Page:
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A public health expert who until recently earned his living as one of Haiti’s few neurosurgeons became its newest prime minister Tuesday, nearly two weeks after the brazen assassination of President Jovenel Moïse.
Dr. Ariel Henry, 71, was named prime minister by Moïse two days before his shocking July 7 slaying inside his private residence in the hills above Port-au-Prince. In the aftermath of the president’s death, Henry was plunged into the middle of a three-way power struggle over who should take control of the country.
That question ended Monday when Acting Prime Minister Claude Joseph announced that he was relinquishing power. He will remain in the new government as foreign minister.
Tuesday’s swearing-in of Henry coincided with the start of a series of public homages for Moïse ahead of his Friday burial. During the outdoor ceremony, not far from a gang-controlled kidnapping lair in downtown Port-au-Prince, Joseph welcomed Henry and wished him “courage” and “luck” in trying to steer Haiti through another tumultuous period in its history, which also involves the ongoing investigation of Moïse’s murder.
Political observers say Henry will need negotiating skills if the country is to get through its crippling political impasse and hold overdue elections for parliament, local offices and a new president before the end of this year.
“Unless the Haitians — members of civil society, political parties — are brought to the table to find a solution then nothing of significance is going to happen and it’s going to be the same thing,” said Alex Dupuy, a professor at Wesleyan University.
Dupuy said the interim government has to find a way to bring everyone to the table “to think about a logical solution to move forward.”
For him, that solution is elections.
“Without elections there could be no brighter future for Haiti, if that’s going to happen,” Dupuy said. “If the chaos continues, that may lead to another occupation by the United Nations, which may not be the best outcome for the country.”
While members of Haitian civil society say they are not opposed to elections, they take issue with the international community’s haste to hold them right away and say what Haiti needs “is a rupture” from the current administration. Under Moïse, institutions had refused to send representatives to sit on the nine-member Provisional Electoral Council, arguing that elections would not be fair, credible or transparent under him.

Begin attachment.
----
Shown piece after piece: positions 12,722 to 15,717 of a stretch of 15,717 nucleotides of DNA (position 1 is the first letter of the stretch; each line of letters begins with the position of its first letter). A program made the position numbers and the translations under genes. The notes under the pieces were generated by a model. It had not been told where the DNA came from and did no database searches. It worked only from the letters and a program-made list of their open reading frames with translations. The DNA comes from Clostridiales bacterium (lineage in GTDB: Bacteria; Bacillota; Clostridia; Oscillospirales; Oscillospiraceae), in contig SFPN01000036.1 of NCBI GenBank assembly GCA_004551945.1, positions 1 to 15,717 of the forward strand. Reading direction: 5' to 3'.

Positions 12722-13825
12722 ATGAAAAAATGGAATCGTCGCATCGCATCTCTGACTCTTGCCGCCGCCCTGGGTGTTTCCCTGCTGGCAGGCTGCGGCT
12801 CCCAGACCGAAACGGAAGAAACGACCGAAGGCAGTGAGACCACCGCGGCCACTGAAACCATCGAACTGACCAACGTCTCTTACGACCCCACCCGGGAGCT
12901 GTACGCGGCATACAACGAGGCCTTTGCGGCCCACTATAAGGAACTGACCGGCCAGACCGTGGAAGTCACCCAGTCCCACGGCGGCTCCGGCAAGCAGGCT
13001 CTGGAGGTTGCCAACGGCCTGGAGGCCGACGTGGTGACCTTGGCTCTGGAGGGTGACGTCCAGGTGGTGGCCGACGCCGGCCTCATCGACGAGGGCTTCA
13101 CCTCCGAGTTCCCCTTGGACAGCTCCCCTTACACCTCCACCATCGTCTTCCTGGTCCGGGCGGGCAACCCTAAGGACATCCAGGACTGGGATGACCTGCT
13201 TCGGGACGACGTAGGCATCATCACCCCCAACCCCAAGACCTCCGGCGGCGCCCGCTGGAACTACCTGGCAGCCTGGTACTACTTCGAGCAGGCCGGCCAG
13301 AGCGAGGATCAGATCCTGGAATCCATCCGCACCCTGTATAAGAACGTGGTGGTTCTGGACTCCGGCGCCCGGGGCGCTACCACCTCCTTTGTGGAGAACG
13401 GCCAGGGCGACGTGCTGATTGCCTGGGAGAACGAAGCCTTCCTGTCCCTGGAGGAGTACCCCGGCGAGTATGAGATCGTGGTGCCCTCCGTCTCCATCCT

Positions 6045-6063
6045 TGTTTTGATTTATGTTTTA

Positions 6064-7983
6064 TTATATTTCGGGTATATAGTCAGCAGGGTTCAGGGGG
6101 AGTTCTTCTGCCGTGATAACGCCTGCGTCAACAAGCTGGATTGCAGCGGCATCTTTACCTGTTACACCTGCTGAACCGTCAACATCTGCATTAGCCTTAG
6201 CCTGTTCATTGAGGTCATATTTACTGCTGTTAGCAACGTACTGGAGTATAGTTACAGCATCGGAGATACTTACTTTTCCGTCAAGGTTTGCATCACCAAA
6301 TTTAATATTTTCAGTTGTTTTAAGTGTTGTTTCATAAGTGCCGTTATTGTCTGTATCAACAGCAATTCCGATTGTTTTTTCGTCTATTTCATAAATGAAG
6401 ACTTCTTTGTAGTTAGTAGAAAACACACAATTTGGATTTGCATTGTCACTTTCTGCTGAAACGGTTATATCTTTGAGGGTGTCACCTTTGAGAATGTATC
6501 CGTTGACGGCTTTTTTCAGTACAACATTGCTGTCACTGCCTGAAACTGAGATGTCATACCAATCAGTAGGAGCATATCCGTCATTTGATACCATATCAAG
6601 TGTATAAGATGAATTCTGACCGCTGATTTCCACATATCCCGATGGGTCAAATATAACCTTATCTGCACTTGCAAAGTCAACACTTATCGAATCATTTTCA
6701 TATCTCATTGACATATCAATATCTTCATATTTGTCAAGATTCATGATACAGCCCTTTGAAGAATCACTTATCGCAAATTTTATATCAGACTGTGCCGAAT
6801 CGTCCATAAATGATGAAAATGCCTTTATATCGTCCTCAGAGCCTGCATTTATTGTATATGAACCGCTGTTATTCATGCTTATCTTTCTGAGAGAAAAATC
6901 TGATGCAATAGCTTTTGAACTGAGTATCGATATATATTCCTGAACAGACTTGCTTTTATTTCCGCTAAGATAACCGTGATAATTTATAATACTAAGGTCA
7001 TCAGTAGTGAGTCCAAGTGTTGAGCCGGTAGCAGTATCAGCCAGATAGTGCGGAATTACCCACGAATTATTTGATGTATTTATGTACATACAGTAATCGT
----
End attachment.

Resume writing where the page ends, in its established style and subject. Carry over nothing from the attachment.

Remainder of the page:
In an acceptance speech in French and Haitian-Creole, Henry appealed for frank and sincere dialogue among his fellow Haitians in order to end the crisis.
However, he warned Haitians that they shouldn’t think all of the country’s problems, which are many, will be resolved immediately.
“With collaboration,” he said, “we can realize good elections.”
As the latest person to take the helm of Haiti’s government, Henry faces a litany of challenges. The economy is in shambles, a political and constitutional crisis is deepening and gang violence remains a constant concern.
While the international community, which backed his nomination after initially supporting his predecessor, is pressing for elections, a divided opposition is pushing for a transition and seems unwilling to give him or the new government a chance.
“We have to reestablish trust,” Henry said. “We have to reestablish the authority of the state in all four corners of the country.”
Civic and political leaders, some of whom Henry once collaborated with, criticized his nomination because it was not the product of a political accord with the opposition but of Moïse’s own choosing. The criticism continued when the names of his cabinet members were released late Monday, and it was revealed that several ministers are holdovers from the previous government.
“It’s the same political plan that’s working,” said Velina Charlie, a member of the anti-corruption grassroots group Nou Pap Dòmi. “It’s continuity and the international community has the same agenda: elections as soon as possible.”
Leslie Voltaire, a former minister and member of the political party Fanmi Lavalas, said the current government will not break the ongoing political impasse, nor will it be able to take the country to elections before the end of the year.
“This is not an opening,” he said as he predicted the current interim government headed by Henry will be one “of many transitions in the transition.”
Prior to the swearing-in, Haiti Police Chief Léon Charles announced three additional arrests in the investigation to find out who bankrolled the president’s assassination. This brings the total number of arrests to 26, including 18 Colombians and two Haitian Americans.
Police also have in custody Christian Emmanuel Sanon, a South Florida-based Haitian doctor who was having meetings in Haiti about leading a transition government.
The justice ministry has also issued eight arrest warrants including for a former Haitian diplomat, Pierre Joseph Ashkard, who allegedly received the assassins at the airport. “The information we have on him is that he’s in the United States,” Charles said, adding that Haitian authorities have asked U.S. officials to help them locate him and bring him to justice.
There are also arrest warrants for a former senator, John Joël Joseph, and for Joseph Felix Badio, who worked in Haiti’s anti-corruption unit until he was dismissed earlier this year. Police have searched homes and hotels in the cases, and seized a cache of arms and ammunition.
The number of individuals taken into custody and placed in solitary confinement has also expanded from five to seven.
“We are working on finding the intellectual authors,” Charles said. “We are working on finding who gave money for this operation. We know that the operation was born out of the recruitment of Colombian military.”